interrogation center known as "Scream Hill" (at the time we thought it

was funny). There, the prisoner was beaten, violently shaken and sleep

deprived for weeks or months. Who knows.


No one wrote about it in the paper. European diplomats were not called

to help him. After all, there was nothing out of the ordinary about the

kidnapping of this Palestinian kid. Over the 40 years of occupation we

have kidnapped thousands of people, exactly like Gilad Shalit was

captured: Threatened by a gun, beaten mercilessly, with no judge or

jury, or witnesses, and without providing the family with any

information about the captive.


When the Palestinians do this, we call it "terror." When we do it, we

work overtime to whitewash the atrocity.




Some people will say: The IDF doesn't "just" kidnap. These people are

"suspects." There is no more perverse lie than this. In all the years I

served, I reached one simple conclusion: What makes a "suspect"? Who,

exactly suspects him, and of what?


Who has the right to sentence a 17-year-old to kidnapping, torture and

possible death? A 26-year-old Shin Bet interrogator? A 46-year-old one?

Do these people have any higher education, apart from the ability to

interrogate? What are his considerations? I all these "suspects" are so

guilty, why not bring them to trial?


Anyone who believes that despite the lack of transparency, the IDF and

Shin Bet to their best to minimize violations of human rights is naïve,

if not brainwashed. One need only read the testimonies of soldiers who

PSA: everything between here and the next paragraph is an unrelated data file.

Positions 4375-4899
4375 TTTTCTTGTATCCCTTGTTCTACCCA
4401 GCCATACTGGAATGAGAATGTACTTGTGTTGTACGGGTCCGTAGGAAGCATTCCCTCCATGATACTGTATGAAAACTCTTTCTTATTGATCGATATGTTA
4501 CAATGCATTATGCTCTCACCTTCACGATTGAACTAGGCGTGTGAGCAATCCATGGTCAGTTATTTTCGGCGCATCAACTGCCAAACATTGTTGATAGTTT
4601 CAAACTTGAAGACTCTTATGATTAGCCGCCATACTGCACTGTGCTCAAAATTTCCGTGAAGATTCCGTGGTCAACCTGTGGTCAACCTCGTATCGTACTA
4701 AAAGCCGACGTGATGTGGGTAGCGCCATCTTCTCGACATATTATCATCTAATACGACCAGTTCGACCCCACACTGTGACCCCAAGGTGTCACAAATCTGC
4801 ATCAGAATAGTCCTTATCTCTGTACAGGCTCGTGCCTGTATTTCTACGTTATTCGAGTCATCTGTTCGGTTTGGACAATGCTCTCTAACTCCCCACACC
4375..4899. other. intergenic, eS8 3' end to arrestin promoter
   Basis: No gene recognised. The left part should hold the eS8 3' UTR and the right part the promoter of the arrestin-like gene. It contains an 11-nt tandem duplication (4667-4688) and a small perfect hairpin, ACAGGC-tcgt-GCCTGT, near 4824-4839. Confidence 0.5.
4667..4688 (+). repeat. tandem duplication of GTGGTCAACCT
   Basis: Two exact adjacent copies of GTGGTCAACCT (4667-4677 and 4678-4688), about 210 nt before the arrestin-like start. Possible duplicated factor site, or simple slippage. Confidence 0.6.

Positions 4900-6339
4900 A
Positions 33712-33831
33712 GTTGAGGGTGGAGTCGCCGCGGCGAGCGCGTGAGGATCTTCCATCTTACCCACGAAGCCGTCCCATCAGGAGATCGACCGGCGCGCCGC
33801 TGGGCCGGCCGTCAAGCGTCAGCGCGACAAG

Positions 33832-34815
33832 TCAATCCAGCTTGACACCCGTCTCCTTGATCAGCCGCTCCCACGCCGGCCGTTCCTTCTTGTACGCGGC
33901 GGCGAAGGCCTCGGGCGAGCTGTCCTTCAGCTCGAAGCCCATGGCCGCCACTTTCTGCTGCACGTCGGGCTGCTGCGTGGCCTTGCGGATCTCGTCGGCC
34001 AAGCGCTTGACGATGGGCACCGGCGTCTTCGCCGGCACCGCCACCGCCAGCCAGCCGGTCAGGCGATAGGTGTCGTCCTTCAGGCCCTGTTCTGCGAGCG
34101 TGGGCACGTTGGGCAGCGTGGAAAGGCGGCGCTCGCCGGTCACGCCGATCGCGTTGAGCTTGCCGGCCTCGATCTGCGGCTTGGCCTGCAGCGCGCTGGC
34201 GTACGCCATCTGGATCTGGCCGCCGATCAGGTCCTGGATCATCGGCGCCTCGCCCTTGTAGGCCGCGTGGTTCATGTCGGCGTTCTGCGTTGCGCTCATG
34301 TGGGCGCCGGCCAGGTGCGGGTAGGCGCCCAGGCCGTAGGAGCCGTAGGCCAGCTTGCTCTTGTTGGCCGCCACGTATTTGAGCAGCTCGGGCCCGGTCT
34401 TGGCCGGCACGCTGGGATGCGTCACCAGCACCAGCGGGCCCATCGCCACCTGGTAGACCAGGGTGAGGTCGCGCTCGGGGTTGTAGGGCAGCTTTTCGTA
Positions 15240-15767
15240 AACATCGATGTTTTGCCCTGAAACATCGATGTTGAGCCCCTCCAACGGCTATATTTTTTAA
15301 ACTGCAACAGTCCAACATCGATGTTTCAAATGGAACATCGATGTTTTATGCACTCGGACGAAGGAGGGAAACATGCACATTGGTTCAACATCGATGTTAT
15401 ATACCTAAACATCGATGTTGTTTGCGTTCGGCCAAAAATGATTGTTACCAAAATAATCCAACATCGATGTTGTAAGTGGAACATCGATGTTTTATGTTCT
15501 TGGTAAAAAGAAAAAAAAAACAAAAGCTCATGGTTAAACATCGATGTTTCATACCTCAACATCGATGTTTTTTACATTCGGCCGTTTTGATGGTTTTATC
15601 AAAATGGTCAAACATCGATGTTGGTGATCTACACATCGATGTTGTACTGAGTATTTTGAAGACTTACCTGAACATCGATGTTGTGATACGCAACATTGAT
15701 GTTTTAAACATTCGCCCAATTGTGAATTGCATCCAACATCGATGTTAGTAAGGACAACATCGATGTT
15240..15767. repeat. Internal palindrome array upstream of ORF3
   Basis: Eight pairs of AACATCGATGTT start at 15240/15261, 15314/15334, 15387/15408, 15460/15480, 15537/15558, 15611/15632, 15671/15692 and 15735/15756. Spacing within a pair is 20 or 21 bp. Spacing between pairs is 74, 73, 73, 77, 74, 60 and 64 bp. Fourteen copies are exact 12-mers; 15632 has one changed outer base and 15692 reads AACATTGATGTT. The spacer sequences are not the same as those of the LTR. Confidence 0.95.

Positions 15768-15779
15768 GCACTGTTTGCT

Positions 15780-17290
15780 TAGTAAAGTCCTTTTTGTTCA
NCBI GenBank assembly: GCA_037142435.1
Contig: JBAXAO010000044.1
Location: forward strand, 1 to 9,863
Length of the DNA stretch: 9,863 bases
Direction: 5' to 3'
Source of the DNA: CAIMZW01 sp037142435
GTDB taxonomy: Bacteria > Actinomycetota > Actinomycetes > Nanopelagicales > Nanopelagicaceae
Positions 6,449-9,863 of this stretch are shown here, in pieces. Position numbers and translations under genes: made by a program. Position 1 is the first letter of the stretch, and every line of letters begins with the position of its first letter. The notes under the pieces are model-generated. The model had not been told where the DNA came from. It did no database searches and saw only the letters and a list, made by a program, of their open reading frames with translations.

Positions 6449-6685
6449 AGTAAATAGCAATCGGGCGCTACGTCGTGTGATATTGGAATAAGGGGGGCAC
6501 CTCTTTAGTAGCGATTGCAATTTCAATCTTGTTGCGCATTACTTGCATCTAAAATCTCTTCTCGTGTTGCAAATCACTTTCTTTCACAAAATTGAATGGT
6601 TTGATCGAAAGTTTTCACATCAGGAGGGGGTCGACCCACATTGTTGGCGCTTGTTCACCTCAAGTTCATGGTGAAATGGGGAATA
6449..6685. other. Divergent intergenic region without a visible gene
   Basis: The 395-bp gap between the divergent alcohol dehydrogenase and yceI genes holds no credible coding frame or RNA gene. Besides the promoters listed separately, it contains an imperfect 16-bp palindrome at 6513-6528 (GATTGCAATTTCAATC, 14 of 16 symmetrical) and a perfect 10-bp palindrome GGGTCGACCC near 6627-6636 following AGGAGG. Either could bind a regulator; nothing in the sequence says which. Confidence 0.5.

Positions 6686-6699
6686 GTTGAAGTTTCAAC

have carried out administrative detentions to be convinced of the depth

of the immorality of our actions in the territories.


To this very day, there are hundreds of prisoners rotting in Shin Bet

prisons and dungeons, people who have never been – and never will be –

tried. And Israelis are silently resolved to this phenomenon.


Israeli responsibility


The day Gilad Shalit was kidnapped I rode in a taxi. The driver told me

we must go into Gaza, start shooting people one-by-one, until someone

breaks and returns the hostage. It isn't clear that such an operation

would bring Gilad back alive.


Instead of getting dragged into terrorist responses, as Palestinian

society has done, we should release some of the soldiers and civilians

we have kidnapped. This is appropriate, right, and could bring about an

air of reconciliation in the territories.


Hell, if this is what will bring Gilad home safe-and-sound, we have a

responsibility to him to do it.


Arik Diamant is an IDF reservist and the head of the Courage to Refuse





Ad in Ha'aretz from the Israeli peace organization Gush Shalom:


Those who refused

To talk with

The Palestinian government

And declared a blockade

On the Palestinian people -

Got a conflagration in

The Gaza Strip.


Those who refused

A prisoner exchange

And sent tanks

Into Gaza -

Got a conflagration

Both In the north

And in he south.


Those who refuse

To talk even now -

May get a conflagration

Throughout the Middle East.


And in the end,

In spite of everything -

They will talk.